We were pleased, however, that it was possible to serve Jehovah elsewhere—this time in Taiwan. Again we had our language study, but now in Mandarin Chinese, a tongue totally dissimilar to any we had ever learned. Although it is a language with tones that change the meanings of words having the same sound and it is not written in Latin letters, we are making progress. As in times past, we pray for Jehovah’s help in preaching the “good news of the kingdom.” (Matt. 24:14) We work in the rapidly growing industrial city of Kaohsiung, with its more than 1,000,000 inhabitants. Our small congregation of 30 proclaimers of the “good news” has a big assignment. But how happy we are to see more than twice our number assemble for Kingdom Hall meetings!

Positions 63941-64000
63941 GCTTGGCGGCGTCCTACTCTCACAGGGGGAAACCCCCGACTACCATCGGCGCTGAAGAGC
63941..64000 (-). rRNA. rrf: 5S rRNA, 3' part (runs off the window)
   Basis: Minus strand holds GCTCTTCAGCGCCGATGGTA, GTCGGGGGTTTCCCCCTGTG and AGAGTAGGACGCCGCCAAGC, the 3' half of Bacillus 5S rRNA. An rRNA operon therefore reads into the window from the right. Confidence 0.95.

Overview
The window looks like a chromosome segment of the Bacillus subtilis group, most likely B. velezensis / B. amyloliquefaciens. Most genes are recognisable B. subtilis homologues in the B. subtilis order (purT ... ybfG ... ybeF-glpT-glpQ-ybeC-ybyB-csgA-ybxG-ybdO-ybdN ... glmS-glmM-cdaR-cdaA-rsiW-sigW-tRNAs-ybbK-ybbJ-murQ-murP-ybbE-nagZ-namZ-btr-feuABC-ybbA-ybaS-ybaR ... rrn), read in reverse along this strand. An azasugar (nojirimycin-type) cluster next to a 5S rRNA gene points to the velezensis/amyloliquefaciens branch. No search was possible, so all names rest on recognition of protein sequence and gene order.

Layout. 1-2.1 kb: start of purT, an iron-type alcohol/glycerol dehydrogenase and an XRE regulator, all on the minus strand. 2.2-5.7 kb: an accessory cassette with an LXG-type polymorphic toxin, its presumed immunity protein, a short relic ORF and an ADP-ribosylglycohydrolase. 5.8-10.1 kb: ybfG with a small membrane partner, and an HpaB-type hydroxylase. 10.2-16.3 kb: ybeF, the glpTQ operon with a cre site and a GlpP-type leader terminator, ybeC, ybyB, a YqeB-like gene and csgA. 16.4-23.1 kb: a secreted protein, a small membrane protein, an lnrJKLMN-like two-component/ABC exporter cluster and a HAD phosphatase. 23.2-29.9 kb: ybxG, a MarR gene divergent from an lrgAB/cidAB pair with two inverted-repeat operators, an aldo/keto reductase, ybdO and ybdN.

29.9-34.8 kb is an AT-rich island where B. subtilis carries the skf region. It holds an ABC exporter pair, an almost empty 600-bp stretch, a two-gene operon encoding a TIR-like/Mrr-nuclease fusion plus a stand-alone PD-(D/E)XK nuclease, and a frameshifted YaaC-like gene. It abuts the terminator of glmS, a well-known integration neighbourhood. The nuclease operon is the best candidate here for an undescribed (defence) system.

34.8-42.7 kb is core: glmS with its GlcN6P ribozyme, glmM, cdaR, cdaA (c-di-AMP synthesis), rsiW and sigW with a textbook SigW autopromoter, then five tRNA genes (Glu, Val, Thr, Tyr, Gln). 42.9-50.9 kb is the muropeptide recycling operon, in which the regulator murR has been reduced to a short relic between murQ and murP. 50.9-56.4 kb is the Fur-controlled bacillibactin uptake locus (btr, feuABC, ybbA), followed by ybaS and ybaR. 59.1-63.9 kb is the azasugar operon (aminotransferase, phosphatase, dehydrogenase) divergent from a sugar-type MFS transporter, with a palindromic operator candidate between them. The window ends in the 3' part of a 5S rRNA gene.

During the almost 30 years since we dedicated ourselves to Jehovah, countless times we have seen that the course advised by the apostle Paul has been the best. Having spent 25 of those years in full-time service, we know that if a person ‘rejoices in the hope ahead, endures under tribulation and perseveres in prayer’ Jehovah’s blessing will enrich his life.—Rom. 12:12.